There has also been a drop in productivity at PdVSA. According to research by Ramón Espinasa, chief economist at PdVSA until 1999, production per worker has dropped from 83 barrels per day in 1998 to 23 per day in 2013.

Aside from the immediate need for cash, another factor in the move to sell off Citgo may be some arbitration cases Venezuela is facing in the International Centre for Settlement of Investment Disputes, a panel associated with the World Bank. ExxonMobile and ConocoPhillips filed complaints in response to nationalizations of some of their assets undertaken by Hugo Chávez in 2007. Were Venezuela to lose the arbitration case, they might face seizure of their US assets, thus providing a motive to give up Citgo quickly for less than its full worth.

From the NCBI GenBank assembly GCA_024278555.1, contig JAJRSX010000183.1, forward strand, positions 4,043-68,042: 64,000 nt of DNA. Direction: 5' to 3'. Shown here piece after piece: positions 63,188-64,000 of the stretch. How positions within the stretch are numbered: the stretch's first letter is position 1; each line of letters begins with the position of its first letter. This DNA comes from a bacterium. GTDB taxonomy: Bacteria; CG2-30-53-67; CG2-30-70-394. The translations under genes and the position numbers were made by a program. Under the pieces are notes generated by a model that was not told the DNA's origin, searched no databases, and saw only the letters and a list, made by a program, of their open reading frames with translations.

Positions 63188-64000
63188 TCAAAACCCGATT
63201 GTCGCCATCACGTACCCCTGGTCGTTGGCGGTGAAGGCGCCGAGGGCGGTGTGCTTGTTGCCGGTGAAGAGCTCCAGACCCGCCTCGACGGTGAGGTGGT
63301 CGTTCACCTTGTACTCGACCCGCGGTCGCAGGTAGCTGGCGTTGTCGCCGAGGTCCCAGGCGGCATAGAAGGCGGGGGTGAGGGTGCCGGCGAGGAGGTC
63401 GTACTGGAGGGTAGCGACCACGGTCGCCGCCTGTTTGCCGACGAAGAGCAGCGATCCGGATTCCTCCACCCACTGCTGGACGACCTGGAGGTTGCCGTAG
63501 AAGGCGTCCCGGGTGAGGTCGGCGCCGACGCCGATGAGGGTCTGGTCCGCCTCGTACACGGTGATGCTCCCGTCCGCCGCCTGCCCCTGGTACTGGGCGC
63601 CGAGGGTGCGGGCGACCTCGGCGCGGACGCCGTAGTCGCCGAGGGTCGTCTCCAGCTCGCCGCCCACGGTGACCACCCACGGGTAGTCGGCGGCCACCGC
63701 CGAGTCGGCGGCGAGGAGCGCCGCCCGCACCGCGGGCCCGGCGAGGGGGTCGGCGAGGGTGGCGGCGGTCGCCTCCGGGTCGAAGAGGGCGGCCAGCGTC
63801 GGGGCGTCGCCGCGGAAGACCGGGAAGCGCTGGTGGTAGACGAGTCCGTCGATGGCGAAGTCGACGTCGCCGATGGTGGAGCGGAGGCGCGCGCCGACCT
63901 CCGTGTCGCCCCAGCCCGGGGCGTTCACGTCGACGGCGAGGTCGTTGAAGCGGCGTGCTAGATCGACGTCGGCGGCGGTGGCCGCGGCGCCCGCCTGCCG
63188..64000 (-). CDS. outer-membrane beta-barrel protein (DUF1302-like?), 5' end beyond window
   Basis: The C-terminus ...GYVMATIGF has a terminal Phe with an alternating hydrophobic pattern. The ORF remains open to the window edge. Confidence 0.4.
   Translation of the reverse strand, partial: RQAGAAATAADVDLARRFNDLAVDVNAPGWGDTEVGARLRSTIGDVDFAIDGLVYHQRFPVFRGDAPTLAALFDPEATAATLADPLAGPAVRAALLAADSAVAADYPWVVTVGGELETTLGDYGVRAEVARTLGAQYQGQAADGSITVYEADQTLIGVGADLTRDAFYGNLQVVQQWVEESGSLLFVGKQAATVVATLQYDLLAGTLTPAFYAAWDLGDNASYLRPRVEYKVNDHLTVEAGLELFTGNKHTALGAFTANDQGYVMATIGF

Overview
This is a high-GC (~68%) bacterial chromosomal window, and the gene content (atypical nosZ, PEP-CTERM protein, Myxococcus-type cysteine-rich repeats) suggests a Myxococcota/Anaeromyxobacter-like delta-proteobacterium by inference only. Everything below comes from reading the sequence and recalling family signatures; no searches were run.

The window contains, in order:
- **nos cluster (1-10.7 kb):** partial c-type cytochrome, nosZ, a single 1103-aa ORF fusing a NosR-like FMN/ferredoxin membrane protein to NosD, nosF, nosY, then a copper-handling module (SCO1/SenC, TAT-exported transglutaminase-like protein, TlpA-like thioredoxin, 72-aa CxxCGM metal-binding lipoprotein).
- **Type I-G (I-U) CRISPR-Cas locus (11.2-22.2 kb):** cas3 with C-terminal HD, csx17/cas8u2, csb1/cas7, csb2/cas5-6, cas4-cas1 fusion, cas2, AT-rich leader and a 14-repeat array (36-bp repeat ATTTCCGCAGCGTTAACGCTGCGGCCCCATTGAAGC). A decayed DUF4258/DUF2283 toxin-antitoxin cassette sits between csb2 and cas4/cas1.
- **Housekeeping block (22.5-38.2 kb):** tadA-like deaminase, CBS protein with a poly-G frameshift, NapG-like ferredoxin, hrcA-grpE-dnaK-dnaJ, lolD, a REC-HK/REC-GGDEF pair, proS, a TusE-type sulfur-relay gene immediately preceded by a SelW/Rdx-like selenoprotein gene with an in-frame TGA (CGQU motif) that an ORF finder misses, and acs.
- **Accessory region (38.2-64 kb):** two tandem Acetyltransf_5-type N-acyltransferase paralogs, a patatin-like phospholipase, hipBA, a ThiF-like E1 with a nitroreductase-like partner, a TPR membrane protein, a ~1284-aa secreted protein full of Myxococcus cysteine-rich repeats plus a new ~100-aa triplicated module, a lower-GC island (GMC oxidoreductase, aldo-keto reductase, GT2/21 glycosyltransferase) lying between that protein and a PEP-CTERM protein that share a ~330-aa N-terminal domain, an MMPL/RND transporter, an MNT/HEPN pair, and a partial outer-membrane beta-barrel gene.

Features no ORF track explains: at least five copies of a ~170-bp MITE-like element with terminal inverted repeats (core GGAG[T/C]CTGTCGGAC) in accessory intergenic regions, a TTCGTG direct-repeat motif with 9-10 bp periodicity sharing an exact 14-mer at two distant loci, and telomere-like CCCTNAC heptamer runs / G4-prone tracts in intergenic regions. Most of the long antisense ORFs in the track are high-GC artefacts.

For its part, the Venezuelan government denies that it is selling Citgo to meet short term financial needs, with Ramírez saying, “Our situation is not like many analysts have said, claiming that we need fiscal revenues.” The Venezuelan government has portrayed the move as a means of getting its production geared to meet Chinese demand. In doing so, however, it risks losing a significant part of its current demand, and 34 percent of its refining capacity from refineries with the ability to process Venezuelan heavy crude.

The sale of Citgo will no doubt enrich a select layer of the boliburguesia involved in the sale and negotiations. At the same time, it is clear that, just as with other capitalist governments the world over, there is no prospect of renewed investment in production and expansion of the national economy. Rather, the banks and financial elite, whose significance has grown immensely over the past decade, will continue to demand austerity from the working class, and resort to violence in the face of opposition, as seen with the shooting of protesting SIDOR steel workers by the National Guard earlier this month.